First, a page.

An Integrated Ice Imaging System for LC-130s





Science Plan

Pod Design & Testing

Science Instruments

From the Field

Antarctic Season



Project Personnel

Polar Geophysics Group

Lamont-Doherty Earth Observatory


NYANG 109th









IcePod Design & Testing

Turbulence testing was completed on all the instruments prior to installation in the pod.

Design: Adding new instrumentation and equipment to any aircraft requires intense scrutiny but on a military plane there are extra rounds of review and sign offs required. The external pod would need to meet full air safety standards, cause limited drag on the aircraft and be easily mounted or removed by the air-crew as needed.  The instruments housed in and around the pod would need to be integrated with the aircraft electronics and yet insulated from any interference with the plane and its equipment. An additional challenge was the need to fit the instruments in the small interior cubicles of the pod. Instruments and equipment were compacted and streamlined, and as the pod arm is extended below the aircraft, the instruments would need to be tightly sealed for temperature control and able to pass intense turbulence testing. A full battery of tests were done on each of the instruments as they were designed and modified for use.

The pod set up in the lab with the Deep Ice Radar blade antenn2a.

Testing: The icePod was delivered to Lamont the first week of January 2013 for a short three weeks of instrument installation and system checks prior to the first flight testing out of Stratton Air Force Base, Scotia NY. The plan called for local testing to receive clearance for the equipment from the the air force Special Projects Office (S.P.O.) followed by a first round of equipment debugging. The S.P.O. office provides specialists in avionics (electrical systems used in aircrafts) and aerodynamics (air interaction and flow as it meets the aircraft/pod) who measure, and weigh equipment as it is installed in the aircraft, and then monitor the in-air operation of the pod for turbulence, and potential aircraft/equipment interference. Once military clearance is received equipment testing is needed to ensure that all instruments are collecting and recording data. Each instrument is tested and results recorded, including the GPS units, for careful review and analysis so that any issues can be resolved prior to heading to Greenland and Antarctica for final testing.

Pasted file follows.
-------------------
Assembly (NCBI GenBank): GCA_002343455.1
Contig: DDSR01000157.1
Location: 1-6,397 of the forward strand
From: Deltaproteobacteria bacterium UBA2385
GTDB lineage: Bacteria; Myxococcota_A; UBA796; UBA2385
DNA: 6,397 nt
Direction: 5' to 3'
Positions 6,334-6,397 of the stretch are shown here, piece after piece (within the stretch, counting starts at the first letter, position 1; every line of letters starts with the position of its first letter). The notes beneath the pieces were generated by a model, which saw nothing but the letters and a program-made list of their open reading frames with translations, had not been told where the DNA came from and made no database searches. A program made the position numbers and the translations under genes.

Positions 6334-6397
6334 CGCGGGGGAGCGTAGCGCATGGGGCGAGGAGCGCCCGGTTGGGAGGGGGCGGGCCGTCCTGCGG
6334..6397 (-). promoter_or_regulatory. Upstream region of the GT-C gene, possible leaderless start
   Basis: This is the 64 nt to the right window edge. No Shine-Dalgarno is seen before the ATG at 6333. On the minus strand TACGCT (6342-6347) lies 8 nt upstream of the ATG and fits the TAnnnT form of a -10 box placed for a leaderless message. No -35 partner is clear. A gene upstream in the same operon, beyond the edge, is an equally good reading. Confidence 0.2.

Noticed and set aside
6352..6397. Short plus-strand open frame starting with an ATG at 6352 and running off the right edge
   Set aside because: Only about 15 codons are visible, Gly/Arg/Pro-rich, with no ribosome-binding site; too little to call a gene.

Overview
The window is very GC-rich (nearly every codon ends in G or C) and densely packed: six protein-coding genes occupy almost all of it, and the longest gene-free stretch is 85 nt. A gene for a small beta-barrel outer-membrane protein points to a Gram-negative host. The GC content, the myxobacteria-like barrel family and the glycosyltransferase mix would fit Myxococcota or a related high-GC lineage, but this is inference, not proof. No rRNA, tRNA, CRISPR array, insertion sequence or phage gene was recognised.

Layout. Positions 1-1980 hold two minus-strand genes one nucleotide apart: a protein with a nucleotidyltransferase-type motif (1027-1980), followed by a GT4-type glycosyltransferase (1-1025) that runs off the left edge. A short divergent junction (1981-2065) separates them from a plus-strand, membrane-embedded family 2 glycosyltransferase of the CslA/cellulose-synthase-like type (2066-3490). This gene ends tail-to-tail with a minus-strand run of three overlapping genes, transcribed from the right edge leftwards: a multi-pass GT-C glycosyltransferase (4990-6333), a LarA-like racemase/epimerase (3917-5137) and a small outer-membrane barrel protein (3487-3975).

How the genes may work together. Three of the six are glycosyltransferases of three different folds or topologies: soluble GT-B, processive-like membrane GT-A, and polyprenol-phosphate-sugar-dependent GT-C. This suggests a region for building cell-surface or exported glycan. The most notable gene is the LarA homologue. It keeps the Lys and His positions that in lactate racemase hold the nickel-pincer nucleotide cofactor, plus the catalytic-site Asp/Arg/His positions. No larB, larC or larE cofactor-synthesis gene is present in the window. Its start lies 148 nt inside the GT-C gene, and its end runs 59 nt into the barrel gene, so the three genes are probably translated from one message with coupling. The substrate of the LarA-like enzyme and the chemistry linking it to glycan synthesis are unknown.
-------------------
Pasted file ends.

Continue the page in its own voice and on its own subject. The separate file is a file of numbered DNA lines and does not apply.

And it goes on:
equipwork insidepod lingling
Checking connections on the rack. Trouble shooting power in the pod. Setting up the system for flight testing.
















This project is funded through NSF research grant #ANT 0958658 under the MRI initiative | contact us | web master
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